Ross Walker considers the dangers associated with antimicrobial resistance (AMR).
Antimicrobials are crucial for safe and effective dental treatment in certain situations. They are designed to prevent, disrupt and destroy pathogens, reducing the risk of infection. However, overuse or incorrect use of antimicrobials is exacerbating the threat of antimicrobial resistance (AMR), so it is important that dental professionals understand the risks and are aware of the protocols or products available to help.
The global threat of AMR
AMR has become a major concern around the globe. The urgency of the situation comes from the potential for bacteria, viruses, fungi and parasites to change in a way that makes them impervious to the drugs and medicines that were previously used to destroy them. In particular, certain pathogens have developed a level of immunity to antibiotics, which render traditional treatment useless and put people at risk of serious harm to their health. The World Health Organization (WHO) states that common bacterial infections such as urinary tract infections, sepsis and sexually transmitted infections, as well as mycobacterium tuberculosis (TB), now show high rates of resistance to the antibiotics once used to treat them. Drug-resistant HIV is also becoming a growing concern, alongside the threat of malaria due to drug-resistant parasites.
According to the UK Health Security Agency, the reported number of severe antibiotic resistant infections rose by 2.2 per cent between 2020 and 2021 in England. Prior to the pandemic – which led to increased antibiotic prescriptions – this figure was increasing by more every year.
The impact of AMR is significant and far-reaching. A systematic review in The Lancet estimated that 1.27 million deaths worldwide were the direct result of AMR in 2019, with a further 4.95 million deaths associated with AMR. In Europe alone, one study calculated the financial cost of extra or prolonged hospital stays to treat those with resistant infections to be in excess of €62 million (approximately £53 million).
The main causes of antimicrobial resistance are systematic misuse and excessive use of the drugs, so understanding the processes involved and ensuring appropriate prescribing are essential to tackle the problem. Dental professionals have an important role to play in both areas. Not only can you educate patients and raise their awareness of the issue, but you can also help ensure appropriate prescription of antimicrobials by healthcare professionals. Though ESPAUR found that dentistry only accounted for approximately 4.3 per cent of total antibiotic prescriptions in 2021, it’s essential that we continue or even accelerate the current downward trend in overall antibiotic consumption.
Best practice protocols
Professional guidelines are available for clinicians that promote best practice protocols and support individuals in the appropriate use of antimicrobials. One of the most recent is the ‘Antimicrobial prescribing in dentistry’ from the Faculty of General Dental Practice (FDGP) and the Faculty of Dental Surgery. This document highlights the importance of utilising these drugs as an adjunct to other management techniques for oral infections or on a short-term basis to prevent infections after specific dental procedures. It also suggests there may be a need to use antimicrobials if treatment is temporarily delayed due to referral pathways or appointment waiting times.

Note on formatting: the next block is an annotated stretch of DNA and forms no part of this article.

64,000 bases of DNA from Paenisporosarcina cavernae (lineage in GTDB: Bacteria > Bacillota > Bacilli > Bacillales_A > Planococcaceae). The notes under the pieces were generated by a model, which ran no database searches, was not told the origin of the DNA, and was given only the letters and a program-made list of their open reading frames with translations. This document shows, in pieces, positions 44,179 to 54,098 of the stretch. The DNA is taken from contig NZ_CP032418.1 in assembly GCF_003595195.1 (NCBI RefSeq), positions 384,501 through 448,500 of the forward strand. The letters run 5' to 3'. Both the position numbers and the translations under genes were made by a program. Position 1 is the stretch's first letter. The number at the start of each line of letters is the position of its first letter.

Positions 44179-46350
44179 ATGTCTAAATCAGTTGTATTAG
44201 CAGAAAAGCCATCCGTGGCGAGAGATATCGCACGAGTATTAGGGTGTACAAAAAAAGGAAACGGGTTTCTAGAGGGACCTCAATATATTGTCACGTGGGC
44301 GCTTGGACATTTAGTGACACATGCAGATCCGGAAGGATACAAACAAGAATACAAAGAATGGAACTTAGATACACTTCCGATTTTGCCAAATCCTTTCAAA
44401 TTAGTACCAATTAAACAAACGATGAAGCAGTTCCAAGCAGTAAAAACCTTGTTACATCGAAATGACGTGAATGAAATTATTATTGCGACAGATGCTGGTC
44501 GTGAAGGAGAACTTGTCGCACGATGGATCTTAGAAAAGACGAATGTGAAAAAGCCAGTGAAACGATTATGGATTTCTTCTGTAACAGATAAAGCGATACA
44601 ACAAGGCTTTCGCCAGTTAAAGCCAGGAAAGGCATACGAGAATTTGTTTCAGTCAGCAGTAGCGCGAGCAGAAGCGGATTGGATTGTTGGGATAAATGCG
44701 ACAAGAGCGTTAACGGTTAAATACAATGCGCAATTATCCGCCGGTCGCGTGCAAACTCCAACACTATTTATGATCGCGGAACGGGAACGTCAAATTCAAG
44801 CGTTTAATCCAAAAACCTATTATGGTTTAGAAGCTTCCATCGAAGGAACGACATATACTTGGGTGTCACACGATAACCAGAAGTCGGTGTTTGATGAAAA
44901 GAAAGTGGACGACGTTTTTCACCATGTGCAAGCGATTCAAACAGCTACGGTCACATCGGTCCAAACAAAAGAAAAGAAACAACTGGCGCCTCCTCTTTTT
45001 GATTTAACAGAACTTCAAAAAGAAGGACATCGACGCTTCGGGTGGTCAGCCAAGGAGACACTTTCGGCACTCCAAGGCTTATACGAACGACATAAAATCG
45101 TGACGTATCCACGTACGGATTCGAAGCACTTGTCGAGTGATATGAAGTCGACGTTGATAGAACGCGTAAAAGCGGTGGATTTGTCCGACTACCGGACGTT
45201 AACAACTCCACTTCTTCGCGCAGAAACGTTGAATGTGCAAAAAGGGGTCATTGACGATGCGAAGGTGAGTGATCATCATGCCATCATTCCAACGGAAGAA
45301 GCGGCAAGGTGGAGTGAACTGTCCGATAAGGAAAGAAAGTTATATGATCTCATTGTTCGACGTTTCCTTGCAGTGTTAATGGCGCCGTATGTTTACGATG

Of equal importance for clinicians is remaining up-to-date with the latest recommendations regarding when antimicrobials should be used. A growing body of evidence suggests that antibiotics may not be necessary in some of the procedures that dentists commonly prescribe them for. For example, Yue Ti et al found that antibiotics were not associated with lower post-operative infection rates after tooth extractions, despite many dentists prescribing the drugs in such a situation.
It is not just antimicrobial prescriptions in dentistry that contribute to AMR – some of the oral hygiene products like mouthwashes used before, during and after dental treatment also play a part. Buxser et al found increased resistance to chlorhexidine among certain pathogens, including Pseudomonas aeruginosa, Klebsiella pneumoniae and Acinetobacter baumannii. Though more research is needed in the area, questions remain about the future of chlorhexidine as an antimicrobial in dentistry.
For this and other reasons, many leading UK clinicians are turning to an alternative mouth rinse, Clinisept+ Dental Mouthwash – which is not subject to anti-microbial resistance. Clinisept+ contains a unique, next generation hypochlorous solution that provides exceptional microbial control, yet has a neutral pH and is completely safe for dental enamel and oral mucosa. Clinisept+ is also on-toxic, anti-inflammatory, non-irritant and hypoallergenic, and contains no alcohol for superior patient comfort and peace of mind.
Staying in control
The prevention of infection is important to ensure patients receive the best possible dental treatment. Microbial control is essential for this and dental professionals can achieve this safely – and without contributing to the growing threat of antimicrobial resistance – with the right protocols and products.